As a barrister specialising in family law, I’d like to think I’ve seen most things when it comes to messy divorce negotiations and misspoken words, said in the heat of the moment. Of course, divorce is a difficult time – emotionally and financially, and sometimes when emotions are running high, people can say things they don’t mean, or worse – words which harm their divorce negotiations, making the whole process even more difficult, lengthy and costly.

Barrister Sam Woodham writes for Female First

Barrister Sam Woodham writes for Female First

There are lots of things not to say. But if I had to make a top five hit list, this would be it:

1. "I'm going to ruin you." When you say it, you might really mean it. But comments like this just erode trust and ensure you are going to get long and highly contested proceedings. It’s also a threat you’re extremely unlikely to be able to carry through. Even if you agree an Order for the division of your finances it will have to be approved by the Court, and only Orders which make fair financial provision for both spouses will be endorsed by a Judge. So, what you’re saying isn’t within your control– the decision is in the Judge’s hands and this sort of sentiment just results in negotiations remaining tense and angry.

2. "You're never going to see your kids again." It’s never, ever a good idea to use your children as a pawn in the divorce process, and the Law simply won’t let you. Arrangements for finances are treated completely separately to arrangements for children, for precisely that reason. Whether one spouse is being financially fair will not affect their child’s right to have a relationship and spend time with them, provided the child is not thereby put at risk of harm. Aside from the legal perspective, from a human angle a comment like this can really antagonise an already tense situation. Likewise, it creates a more stressful situation for the children. Better to calmly talk through this topic – or work through your lawyer or a mediator if you don’t think you can stop the situation from getting heated.

3. "I've got everything hidden so you'll leave this marriage with nothing." Any threat of hidden assets (even if untrue and said in the heat of the moment) is going to put legal teams on high alert, and will just lead to long and expensive proceedings as lawyers, forensic accountants and the Court try to work out what assets there really are. It’s such an own goal: don’t do it!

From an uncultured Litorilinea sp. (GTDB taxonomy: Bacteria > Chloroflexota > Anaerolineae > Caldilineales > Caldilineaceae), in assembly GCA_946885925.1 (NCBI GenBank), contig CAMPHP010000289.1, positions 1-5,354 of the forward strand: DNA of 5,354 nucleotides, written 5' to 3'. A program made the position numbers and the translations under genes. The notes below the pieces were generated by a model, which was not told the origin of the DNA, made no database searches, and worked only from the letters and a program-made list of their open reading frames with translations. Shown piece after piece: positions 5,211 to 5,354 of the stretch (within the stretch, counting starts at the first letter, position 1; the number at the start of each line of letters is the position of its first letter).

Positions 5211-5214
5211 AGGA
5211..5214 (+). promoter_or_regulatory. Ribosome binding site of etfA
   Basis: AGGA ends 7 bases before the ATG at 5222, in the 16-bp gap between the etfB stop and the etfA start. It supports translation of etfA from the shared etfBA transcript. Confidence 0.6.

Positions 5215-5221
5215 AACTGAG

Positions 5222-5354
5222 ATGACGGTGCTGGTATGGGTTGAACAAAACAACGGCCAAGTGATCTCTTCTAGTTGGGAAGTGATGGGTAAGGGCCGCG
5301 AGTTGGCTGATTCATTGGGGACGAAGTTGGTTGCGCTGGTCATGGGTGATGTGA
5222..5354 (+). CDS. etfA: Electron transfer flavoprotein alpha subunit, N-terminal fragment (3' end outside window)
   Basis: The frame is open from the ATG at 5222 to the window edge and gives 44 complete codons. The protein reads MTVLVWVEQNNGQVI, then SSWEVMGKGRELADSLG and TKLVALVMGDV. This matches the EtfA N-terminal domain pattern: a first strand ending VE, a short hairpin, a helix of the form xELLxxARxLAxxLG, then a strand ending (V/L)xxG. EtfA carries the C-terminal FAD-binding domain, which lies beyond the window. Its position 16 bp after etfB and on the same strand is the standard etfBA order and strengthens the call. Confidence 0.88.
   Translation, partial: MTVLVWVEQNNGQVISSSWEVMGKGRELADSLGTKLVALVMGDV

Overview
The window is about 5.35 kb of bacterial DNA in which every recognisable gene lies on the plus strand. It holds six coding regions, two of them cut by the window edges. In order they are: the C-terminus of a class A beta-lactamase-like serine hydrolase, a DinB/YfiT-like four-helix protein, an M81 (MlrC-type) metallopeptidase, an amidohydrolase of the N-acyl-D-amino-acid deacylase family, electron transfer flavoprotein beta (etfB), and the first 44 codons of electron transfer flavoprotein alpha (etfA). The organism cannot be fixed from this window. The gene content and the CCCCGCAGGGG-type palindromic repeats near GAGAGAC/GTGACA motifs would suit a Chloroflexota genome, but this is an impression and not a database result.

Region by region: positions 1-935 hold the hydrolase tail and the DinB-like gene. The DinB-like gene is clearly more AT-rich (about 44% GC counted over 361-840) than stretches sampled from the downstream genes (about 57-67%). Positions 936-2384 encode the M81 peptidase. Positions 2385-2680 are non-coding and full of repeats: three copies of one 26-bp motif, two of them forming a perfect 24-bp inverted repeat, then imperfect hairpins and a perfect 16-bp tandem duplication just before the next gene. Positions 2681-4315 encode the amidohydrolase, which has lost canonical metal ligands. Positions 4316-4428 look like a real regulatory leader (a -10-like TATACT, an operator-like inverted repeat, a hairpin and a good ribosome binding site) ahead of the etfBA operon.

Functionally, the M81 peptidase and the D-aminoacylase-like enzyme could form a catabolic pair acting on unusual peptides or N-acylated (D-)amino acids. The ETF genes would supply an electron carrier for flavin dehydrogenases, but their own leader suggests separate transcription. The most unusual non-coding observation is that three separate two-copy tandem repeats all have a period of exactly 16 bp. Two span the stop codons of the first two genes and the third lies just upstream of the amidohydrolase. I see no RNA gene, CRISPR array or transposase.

4. "Once the judge finds out about your affair you'll get nothing." Infidelity will not of itself have any impact on the way assets are divided between you, so this is in fact a hollow threat which will only go to increase hostility and possibly legal fees (but have no effect on the overall outcome).

5. "Sure, you can have the house, but I'll only pay you £300 per month." Don’t make any rash promises regarding your finances – really think about what you each need and get legal advice before coming to a decision about what you’re willing to compromise. Of course, if you can agree these important points before you reach court that is a good outcome, as it ensures the whole process is quicker and cheaper, but don’t make any hasty decisions without legal advice which will impact your future. A divorce is probably the largest surrender of assets you’ll ever make: be sure to get a legally fair outcome.

These are just a few examples of the things I’ve heard over the years, and hopefully they may help anyone reading this who might be considering, or going through, their own divorce.

It becomes clearer as the years go on that in many situations, the traditional legal system which governs divorce is broken – it’s outdated, expensive, and busy court waiting lists mean the whole process takes a lot longer than it needs to. In my experience, a more collaborative approach, such as arbitration, or the approach The Divorce Surgery takes – impartially advising the couple together, at the start of the process, so they know what’s ahead and can take a shortcut to a fair agreement, is a lot more beneficial for modern couples. Fundamentally the sooner you reach a mutually acceptable fair outcome, the sooner you can move on with your lives and move away from the hangover of a failed relationship, which in turn will enable you to start the next chapter of your life whilst also maintaining a civil co-parenting relationship with your ex.


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